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Employers: Beware of Fake Remote Candidates

fake remote candidates

Unfortunately, you can add fake remote candidates to the scams targeting employers. The results are varied: You might be confused that the person you interviewed doesn’t seem to be the same person you hired, or your company laptop or equipment goes missing—as does the new employee—not long after they start. Worse yet, the fake remote candidate may have accessed sensitive data or funds. 

Scams targeting job seekers are a dime a dozen. It’s nearly impossible these days to find a candidate who hasn’t been targeted, particularly when it comes to remote jobs. But employers are being scammed, too. It’s become a significant risk when hiring remote workers.

The FBI sounded the alarm about fake remote candidates with a 2022 alert about deepfakes and stolen Personally Identifiable Information (PII) used to apply for various remote work and work-at-home positions. The scam, which we’ve covered on our blog, is quite sophisticated and uses AI-dependent deepfake technology to spoof candidates’ voices or even live video images.

But other scams involving fake remote candidates don’t rely on sophisticated AI. One, for instance, is simply a matter of bait and switch.

“Many employers have complained about not getting the very capable employees they interviewed,” explains computer security expert Roger A. Grimes. “In some of the cases, the fake candidate is truly a very knowledgeable and capable potential employee, but they are just involved in the hiring process to get the job (make it through the interview and technical questions), and then they hand off the job to a far less capable employee (for a cut of the salary).”

The scam isn’t just annoying; it can be a significant security concern. Not long ago, it was discovered that thousands of remote information technology workers contracting with U.S. companies secretly sent millions of dollars of their wages to North Korea for use in its ballistic missile program.

And then there’s a scam involving fake remote candidates we’re witnessing locally. It involves stolen laptops and equipment.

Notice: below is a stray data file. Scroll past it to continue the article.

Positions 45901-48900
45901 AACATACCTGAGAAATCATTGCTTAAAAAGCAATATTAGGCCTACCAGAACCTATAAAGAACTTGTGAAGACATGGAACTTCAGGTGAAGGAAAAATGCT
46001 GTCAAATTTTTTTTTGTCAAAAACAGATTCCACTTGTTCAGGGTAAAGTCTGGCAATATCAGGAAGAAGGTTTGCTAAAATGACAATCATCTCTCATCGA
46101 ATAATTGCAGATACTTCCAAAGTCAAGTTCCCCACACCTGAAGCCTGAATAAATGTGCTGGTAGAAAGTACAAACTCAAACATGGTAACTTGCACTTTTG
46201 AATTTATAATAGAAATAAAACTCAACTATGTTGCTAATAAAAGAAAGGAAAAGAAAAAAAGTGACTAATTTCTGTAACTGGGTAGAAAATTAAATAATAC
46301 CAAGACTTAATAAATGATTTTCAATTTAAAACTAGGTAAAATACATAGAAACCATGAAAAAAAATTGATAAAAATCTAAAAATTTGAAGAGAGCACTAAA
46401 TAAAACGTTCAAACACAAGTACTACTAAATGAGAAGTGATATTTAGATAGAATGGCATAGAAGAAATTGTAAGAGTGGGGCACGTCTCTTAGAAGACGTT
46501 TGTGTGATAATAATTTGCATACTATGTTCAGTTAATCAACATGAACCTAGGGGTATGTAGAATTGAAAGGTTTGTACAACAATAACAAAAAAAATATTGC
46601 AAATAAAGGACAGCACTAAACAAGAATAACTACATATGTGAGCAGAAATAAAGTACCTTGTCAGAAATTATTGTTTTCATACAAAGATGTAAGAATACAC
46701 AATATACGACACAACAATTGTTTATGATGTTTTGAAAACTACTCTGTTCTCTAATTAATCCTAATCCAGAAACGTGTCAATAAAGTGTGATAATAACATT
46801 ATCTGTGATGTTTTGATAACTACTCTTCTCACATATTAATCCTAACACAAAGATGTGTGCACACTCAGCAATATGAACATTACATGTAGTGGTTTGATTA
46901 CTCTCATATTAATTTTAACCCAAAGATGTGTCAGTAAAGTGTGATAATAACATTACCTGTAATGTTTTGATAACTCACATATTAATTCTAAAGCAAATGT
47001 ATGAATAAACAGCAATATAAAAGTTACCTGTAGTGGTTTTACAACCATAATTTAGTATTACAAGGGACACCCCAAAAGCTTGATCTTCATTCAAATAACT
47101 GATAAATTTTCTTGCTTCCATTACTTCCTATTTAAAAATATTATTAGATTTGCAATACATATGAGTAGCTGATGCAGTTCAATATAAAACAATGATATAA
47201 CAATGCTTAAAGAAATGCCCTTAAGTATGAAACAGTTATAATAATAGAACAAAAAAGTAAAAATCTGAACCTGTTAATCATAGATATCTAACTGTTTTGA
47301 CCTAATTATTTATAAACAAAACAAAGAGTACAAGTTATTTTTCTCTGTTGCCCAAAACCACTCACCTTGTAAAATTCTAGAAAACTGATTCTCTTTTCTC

Here’s a sample scenario shared to the Sysadmin thread on Reddit:

“I received an alert by Computrace/Absolute that a device had been tampered with. By company policy, I froze the device and made a report. I come to find out that our newly hired Developer (3 weeks into the job) had attempted to deactivate our encryption software and was looking to steal our device…he quit almost immediately after his device was frozen and is refusing to return the device.”

Unfortunately, there’s no silver bullet for preventing fake remote candidates from taking advantage of you. But you can help reduce risk by:

  • Ensuring your hiring, IT, and legal teams are on the same page and are aware of potential threats.
  • Staying current on trends, alerts, regulations, and best practices regarding security risks, background, screening and identification checks, and more. (Here’s an example.)
  • Using a reputable recruiting partner that understands best practices and potential risks.
  • Conducting in-person interviews. Find a way to meet in person at some point during the hiring process.
  • Heeding red flags. Pay attention to things like the candidate claiming they can’t use their camera during a video interview, not having a social media presence, or providing assessment results that don’t match the skills they claim to have.

Hiring fake remote candidates has repercussions that can echo far and wide throughout an organization. Like all too many scams, they’re nearly impossible to eradicate, but awareness and best practices can help you avoid some sticky situations.


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